Hoo-boy! We are going big time in La Ceiba. Kentucky Fried Chicken just announced home delivery! We can now "Recibe el exquisito sabor de Kentucky" (receive the exquisite flavor of Kentucky) in our own homes. The full service menu is available and the minimum purchase is only L. 150 (about $8 U.S.). Since we estimate it costs about L.50 in gas to drive into town and wait in the drive-thru lane, this is a great deal. Here is the menu:
Those prices sound pretty high when you are thinking in U.S. dollars, don't they? There are 18.90 lempiras per U.S. dollar so it's not that bad. However, many Hondurans will never taste these foods because, for example, the '#4 Bucket' of 20 pieces at L. 489 is just under a week's pay for about 50% of the population. Even if someone doesn't have a big family to feed, a 'Duo Kentucky Combo' at L.73 takes a pretty big bite out of that L.150-300 daily salary of middle class workers.
When KFC had their grand opening, people were lined up for a block outside the building. Of course, the guards with shotguns made sure that no one got unruly or tried to 'take cuts in line.'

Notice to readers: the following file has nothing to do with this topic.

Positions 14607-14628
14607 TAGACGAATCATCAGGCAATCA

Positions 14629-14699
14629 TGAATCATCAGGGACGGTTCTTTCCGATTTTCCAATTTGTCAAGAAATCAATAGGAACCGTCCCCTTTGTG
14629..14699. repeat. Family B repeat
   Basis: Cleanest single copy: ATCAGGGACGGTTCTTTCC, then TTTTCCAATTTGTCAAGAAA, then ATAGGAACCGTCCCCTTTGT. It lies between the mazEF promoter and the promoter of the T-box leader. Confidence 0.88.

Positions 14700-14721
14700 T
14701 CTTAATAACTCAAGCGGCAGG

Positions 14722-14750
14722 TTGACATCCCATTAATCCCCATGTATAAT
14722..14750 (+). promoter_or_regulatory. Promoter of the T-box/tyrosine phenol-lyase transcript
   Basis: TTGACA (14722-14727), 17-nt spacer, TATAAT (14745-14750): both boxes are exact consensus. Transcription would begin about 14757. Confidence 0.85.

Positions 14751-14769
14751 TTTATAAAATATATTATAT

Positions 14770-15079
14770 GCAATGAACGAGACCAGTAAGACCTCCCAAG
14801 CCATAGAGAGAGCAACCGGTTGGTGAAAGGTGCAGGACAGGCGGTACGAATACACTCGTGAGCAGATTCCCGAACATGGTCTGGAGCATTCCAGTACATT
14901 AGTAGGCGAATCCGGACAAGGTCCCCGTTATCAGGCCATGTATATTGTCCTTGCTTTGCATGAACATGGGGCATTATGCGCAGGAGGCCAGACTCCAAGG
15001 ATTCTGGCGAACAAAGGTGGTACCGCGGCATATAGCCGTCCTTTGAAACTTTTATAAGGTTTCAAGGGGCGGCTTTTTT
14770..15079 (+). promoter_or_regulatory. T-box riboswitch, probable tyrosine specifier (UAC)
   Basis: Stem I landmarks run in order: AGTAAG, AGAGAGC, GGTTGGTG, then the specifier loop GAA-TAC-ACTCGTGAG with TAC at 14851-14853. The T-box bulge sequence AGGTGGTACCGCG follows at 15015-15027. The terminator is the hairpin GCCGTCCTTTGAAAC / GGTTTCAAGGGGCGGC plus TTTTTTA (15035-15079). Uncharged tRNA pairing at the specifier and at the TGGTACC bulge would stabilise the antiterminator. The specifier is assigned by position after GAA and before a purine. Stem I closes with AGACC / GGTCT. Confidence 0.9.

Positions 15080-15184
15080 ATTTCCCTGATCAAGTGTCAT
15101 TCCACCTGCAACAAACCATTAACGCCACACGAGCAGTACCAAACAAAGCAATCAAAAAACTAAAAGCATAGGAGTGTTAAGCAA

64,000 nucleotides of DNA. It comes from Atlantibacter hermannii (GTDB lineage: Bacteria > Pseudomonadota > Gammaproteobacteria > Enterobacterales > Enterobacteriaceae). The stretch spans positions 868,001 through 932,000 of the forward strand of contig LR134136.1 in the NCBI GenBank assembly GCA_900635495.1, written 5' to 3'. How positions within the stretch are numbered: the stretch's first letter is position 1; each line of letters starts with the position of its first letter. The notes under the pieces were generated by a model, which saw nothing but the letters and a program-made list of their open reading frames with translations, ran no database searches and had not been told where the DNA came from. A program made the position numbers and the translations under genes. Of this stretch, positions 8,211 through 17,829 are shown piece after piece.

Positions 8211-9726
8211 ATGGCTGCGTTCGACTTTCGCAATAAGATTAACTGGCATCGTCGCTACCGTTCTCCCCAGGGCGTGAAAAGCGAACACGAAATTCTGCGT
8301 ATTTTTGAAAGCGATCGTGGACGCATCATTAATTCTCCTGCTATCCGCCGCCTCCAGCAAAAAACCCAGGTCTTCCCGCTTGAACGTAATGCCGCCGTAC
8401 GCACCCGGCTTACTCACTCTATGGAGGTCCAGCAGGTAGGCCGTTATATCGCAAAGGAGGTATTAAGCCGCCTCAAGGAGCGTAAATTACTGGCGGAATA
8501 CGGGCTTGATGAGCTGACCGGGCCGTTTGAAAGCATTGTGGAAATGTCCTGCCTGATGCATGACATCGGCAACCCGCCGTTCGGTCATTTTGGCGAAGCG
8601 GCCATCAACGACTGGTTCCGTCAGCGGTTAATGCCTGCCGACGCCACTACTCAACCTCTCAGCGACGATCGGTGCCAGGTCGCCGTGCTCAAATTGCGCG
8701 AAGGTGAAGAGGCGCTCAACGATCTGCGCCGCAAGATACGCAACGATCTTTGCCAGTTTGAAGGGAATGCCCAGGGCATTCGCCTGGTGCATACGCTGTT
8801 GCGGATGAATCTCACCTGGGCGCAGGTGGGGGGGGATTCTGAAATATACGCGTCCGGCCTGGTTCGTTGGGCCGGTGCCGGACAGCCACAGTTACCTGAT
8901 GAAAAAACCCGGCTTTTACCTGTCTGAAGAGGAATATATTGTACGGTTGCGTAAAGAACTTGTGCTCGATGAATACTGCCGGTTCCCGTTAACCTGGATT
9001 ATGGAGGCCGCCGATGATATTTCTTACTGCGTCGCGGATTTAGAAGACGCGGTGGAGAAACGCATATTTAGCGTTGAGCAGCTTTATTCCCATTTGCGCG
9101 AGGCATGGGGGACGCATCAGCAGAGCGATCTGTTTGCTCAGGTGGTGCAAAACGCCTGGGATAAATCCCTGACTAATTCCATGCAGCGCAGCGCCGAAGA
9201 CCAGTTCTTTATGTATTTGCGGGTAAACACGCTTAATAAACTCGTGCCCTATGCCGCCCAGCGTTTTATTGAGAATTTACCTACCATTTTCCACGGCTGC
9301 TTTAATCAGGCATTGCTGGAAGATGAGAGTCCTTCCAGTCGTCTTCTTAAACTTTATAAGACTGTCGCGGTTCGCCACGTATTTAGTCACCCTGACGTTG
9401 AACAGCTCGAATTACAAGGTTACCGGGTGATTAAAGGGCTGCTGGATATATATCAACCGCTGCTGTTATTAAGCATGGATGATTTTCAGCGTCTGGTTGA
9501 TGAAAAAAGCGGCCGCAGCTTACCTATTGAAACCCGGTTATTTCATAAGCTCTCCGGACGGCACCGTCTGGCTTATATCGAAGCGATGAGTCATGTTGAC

There are tons of Honduran fried chicken places. Some of them aren't bad and the prices are much lower, but at those places you can't get fake mashed potatoes or fresh, fluffy biscuits, so I guess that explains KFC's popularity.
Pizza Hut has always had home delivery. We've just recently gotten two new choices. I've been seeing these in the commercials on TV for a long time, but they just arrived here not too long ago.
KFC is the latest entry into a big fast food market in La Ceiba. We also have Burger King, Popeye's, Church's, Wendy's, and Pizza Hut. This is an old picture. The Super King is probably about L.21.95 now.
I think one family owns all of these restaurants. Apparently, they have a monopoly in La Ceiba, because even though there are a dozen McDonald's in both Tegucigalpa (the government capital) and San Pedro Sula (the industrial capital), we don't have a single McD in La Ceiba.
We also have Applebees ("eating good in the neighborhood"). This one is quite expensive by Honduran standards with dinner for two running about L400-500. The service is terrible but the food is generally good and a much different variety than what is available anywhere else in La Ceiba. Like many restaurants, Applebees automatically adds the customary 10% tip to the check -- that's my theory of why the service is so bad.
A funny thing is that many of the menu items retain their American names, but when I order something in English, the order takers don't know what I'm ordering because they only recognize it pronounced with a Spanish accent. Another interesting thing is that when I was in the U.S., I never ate at any of these places because there were always so many better (less fried) choices. Now I hardly go a week without a Big Crunch and going to Applebees is a special treat.
To read about authentic Honduran fast food, see this article.